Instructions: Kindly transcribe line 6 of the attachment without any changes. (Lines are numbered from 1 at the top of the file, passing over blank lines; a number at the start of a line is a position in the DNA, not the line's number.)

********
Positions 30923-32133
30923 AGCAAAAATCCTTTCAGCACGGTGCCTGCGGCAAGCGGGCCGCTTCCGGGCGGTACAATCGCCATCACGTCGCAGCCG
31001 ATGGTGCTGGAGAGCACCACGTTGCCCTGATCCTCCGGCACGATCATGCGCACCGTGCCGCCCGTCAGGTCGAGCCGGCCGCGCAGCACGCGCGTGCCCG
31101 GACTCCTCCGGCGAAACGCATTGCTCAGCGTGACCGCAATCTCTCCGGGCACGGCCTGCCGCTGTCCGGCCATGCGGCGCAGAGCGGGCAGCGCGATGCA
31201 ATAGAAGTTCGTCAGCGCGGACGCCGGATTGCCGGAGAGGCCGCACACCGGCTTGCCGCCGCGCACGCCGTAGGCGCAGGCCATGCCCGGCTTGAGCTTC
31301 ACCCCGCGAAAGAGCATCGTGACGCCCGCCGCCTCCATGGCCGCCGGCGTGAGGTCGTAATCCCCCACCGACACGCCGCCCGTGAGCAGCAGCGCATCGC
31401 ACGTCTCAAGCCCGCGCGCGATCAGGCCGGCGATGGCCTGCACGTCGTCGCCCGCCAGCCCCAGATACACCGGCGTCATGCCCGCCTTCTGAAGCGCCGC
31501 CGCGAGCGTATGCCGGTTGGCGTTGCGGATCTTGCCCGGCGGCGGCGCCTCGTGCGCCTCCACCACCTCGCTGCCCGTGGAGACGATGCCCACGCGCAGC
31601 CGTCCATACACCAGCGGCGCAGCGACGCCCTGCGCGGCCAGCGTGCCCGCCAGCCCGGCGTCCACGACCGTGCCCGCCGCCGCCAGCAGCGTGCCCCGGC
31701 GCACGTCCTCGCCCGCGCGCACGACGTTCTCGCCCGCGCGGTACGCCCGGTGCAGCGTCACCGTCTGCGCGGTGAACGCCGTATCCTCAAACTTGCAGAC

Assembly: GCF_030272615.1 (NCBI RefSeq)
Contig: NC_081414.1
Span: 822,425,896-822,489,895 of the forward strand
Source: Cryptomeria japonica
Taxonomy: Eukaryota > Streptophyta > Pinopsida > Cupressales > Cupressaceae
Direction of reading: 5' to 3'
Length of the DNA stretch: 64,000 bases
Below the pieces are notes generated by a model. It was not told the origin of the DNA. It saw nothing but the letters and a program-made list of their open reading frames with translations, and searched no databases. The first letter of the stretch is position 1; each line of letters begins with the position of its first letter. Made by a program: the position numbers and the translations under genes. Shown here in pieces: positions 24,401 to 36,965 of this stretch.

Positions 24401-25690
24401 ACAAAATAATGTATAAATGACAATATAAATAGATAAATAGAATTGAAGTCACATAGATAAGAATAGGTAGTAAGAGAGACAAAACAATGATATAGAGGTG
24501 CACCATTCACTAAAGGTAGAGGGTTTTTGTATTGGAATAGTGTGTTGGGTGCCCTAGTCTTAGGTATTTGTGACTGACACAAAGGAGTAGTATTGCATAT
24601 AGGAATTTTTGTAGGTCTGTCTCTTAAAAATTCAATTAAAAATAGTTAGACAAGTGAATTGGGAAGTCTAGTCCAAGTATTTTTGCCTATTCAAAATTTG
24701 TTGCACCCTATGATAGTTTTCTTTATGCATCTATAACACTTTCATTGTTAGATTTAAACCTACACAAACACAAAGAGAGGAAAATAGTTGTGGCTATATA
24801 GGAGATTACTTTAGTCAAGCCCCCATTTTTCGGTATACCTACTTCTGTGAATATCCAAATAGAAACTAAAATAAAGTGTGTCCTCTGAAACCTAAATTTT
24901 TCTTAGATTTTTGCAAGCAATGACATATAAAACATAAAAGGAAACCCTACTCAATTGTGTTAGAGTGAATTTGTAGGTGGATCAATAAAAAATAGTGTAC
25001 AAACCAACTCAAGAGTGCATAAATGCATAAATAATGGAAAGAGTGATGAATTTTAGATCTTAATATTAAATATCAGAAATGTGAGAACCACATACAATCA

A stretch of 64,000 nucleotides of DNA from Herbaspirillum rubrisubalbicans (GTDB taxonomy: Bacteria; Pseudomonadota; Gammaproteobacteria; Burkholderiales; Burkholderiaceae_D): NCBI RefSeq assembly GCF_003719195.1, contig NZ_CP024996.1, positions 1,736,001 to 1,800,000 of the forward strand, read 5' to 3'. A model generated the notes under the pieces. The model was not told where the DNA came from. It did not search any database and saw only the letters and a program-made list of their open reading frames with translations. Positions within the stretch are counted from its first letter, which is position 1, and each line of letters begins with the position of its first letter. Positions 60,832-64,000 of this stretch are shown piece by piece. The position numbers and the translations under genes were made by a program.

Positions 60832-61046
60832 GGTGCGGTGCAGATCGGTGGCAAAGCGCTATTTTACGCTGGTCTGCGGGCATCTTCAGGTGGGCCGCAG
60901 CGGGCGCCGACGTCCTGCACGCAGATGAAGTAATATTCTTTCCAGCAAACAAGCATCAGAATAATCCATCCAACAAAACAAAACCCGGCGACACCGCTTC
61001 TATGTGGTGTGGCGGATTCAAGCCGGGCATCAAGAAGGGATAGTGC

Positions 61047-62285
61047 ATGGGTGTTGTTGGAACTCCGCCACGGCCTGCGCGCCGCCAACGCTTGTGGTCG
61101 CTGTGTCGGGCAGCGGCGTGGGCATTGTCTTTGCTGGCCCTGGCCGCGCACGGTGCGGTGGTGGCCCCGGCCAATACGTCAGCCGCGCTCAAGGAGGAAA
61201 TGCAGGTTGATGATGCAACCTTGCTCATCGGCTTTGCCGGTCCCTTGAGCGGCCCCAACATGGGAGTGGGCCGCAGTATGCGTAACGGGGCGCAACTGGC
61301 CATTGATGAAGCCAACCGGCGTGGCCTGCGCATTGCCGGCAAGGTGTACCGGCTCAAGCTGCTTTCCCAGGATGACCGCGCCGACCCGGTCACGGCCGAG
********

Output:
31301 ACCCCGCGAAAGAGCATCGTGACGCCCGCCGCCTCCATGGCCGCCGGCGTGAGGTCGTAATCCCCCACCGACACGCCGCCCGTGAGCAGCAGCGCATCGC